To protect our Wildlife we must conserve our Wilderness and for our Wilderness to be meaningful our Wildlife must be able to roam free within it.
Field Diary – Joining WWCT and The Leopard Project

by Emad Sangani on 2/21/2017 1:03:07 AM

Emad Sangani –  July 2015

I heard about WWCT and The Leopard Project through a friend, who had already enrolled himself with them and was all set to start work on the Wilpattu study site from August. I immediately googled about the WWCT and their Leopard Project and managed to find Ms. Anjali Watson ‘s  contact details. To be honest it was quite a task to get in touch with her at the time, as she was in the field, but finally she had the time to read up on my resume and call me up for an interview. 

 On meeting Ms. Anjali she explained to me what and how exactly they work, and how we would contribute as volunteers and what our role would be. All fine and dusted and we were to begin work coming August, which was the 2nd round of Camera Trapping in Wilpattu.

 So I started off in August when I joined Ms. Anjali and Dr. Andrew Kittle for my first time in the field when they were just beginning the second round of camera trapping. We were inside the park for 3 days, first taking off the cameras from the previous round, then setting them up again for the second.

 At first I thought setting up camera traps would be an easy task and wouldn't really require much effort. When you actually do start setting up one though, is when you realize it's a completely different process. Setting a camera involves first finding the best location to set it up, so as to get the best chance of ‘catching’ a leopard, while also making sure it's not too visible to the public. Then there's a process of mimicking the leopard walk and checking if everything is alright.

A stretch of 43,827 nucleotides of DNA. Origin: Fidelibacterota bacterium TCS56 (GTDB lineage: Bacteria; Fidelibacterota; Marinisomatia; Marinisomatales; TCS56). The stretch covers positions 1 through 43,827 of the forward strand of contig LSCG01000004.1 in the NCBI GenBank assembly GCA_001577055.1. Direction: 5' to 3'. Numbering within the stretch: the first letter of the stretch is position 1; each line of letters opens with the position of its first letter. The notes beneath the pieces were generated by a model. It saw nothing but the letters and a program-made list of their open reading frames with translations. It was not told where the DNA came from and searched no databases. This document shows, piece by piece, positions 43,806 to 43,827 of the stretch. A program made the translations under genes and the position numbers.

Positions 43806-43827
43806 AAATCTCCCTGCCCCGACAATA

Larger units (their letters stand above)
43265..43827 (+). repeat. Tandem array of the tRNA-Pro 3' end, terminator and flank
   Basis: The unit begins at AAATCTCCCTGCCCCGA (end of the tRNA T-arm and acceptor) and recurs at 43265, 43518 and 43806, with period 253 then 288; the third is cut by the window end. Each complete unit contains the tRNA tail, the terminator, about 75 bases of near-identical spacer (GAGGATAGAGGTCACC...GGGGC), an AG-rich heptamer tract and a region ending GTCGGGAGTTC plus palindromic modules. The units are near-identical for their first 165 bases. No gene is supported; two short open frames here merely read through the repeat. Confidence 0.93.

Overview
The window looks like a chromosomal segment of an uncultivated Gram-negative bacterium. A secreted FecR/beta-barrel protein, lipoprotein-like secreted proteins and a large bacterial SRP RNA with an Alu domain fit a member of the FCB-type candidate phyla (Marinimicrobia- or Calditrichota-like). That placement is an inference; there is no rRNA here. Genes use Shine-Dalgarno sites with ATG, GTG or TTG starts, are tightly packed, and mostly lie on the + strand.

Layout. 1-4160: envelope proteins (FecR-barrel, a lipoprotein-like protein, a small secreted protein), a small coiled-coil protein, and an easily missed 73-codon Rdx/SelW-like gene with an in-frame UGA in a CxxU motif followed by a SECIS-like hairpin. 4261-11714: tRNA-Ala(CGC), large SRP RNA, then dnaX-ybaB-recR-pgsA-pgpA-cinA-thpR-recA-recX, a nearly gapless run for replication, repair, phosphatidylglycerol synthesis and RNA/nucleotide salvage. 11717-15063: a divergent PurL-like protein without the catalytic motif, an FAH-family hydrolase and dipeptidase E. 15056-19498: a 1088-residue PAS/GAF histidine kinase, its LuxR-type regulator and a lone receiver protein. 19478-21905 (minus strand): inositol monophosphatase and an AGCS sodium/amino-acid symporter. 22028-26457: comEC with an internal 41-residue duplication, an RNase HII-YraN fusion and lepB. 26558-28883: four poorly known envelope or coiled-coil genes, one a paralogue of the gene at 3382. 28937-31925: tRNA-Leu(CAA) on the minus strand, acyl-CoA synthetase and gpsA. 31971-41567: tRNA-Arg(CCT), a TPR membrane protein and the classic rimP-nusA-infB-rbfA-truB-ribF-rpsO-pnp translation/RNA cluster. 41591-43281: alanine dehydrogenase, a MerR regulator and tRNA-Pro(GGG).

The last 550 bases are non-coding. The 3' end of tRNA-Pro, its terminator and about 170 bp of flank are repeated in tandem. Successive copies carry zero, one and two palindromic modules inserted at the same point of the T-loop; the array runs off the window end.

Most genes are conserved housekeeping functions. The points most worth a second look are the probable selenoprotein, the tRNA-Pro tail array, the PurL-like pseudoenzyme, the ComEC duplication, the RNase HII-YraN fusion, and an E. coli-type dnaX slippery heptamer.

That aside over the course of the three months that I was part of the WWCT team and the project, I learnt and experienced an immense amount of things, things I might  have never experienced if not for this project.

Setting up camera traps being one skill, also other things like measuring and analyzing pug marks, collecting scat, analyzing scrapes and scent marks ( I actually touched a part of the soil to smell the urine, and that is one strong scent I'll never forget !)

 I was also able to gather a lot of information about how things work in the field, as well as what happens post data collection. I was able to learn from Dr. Andrew how data is analyzed, presented and published and even the difficulties and hardships when it comes to this kind of work.

Long story short, being part of The Leopard Project and the WWCT has been an amazing experience so far, and I hope to continue working with them on future projects.

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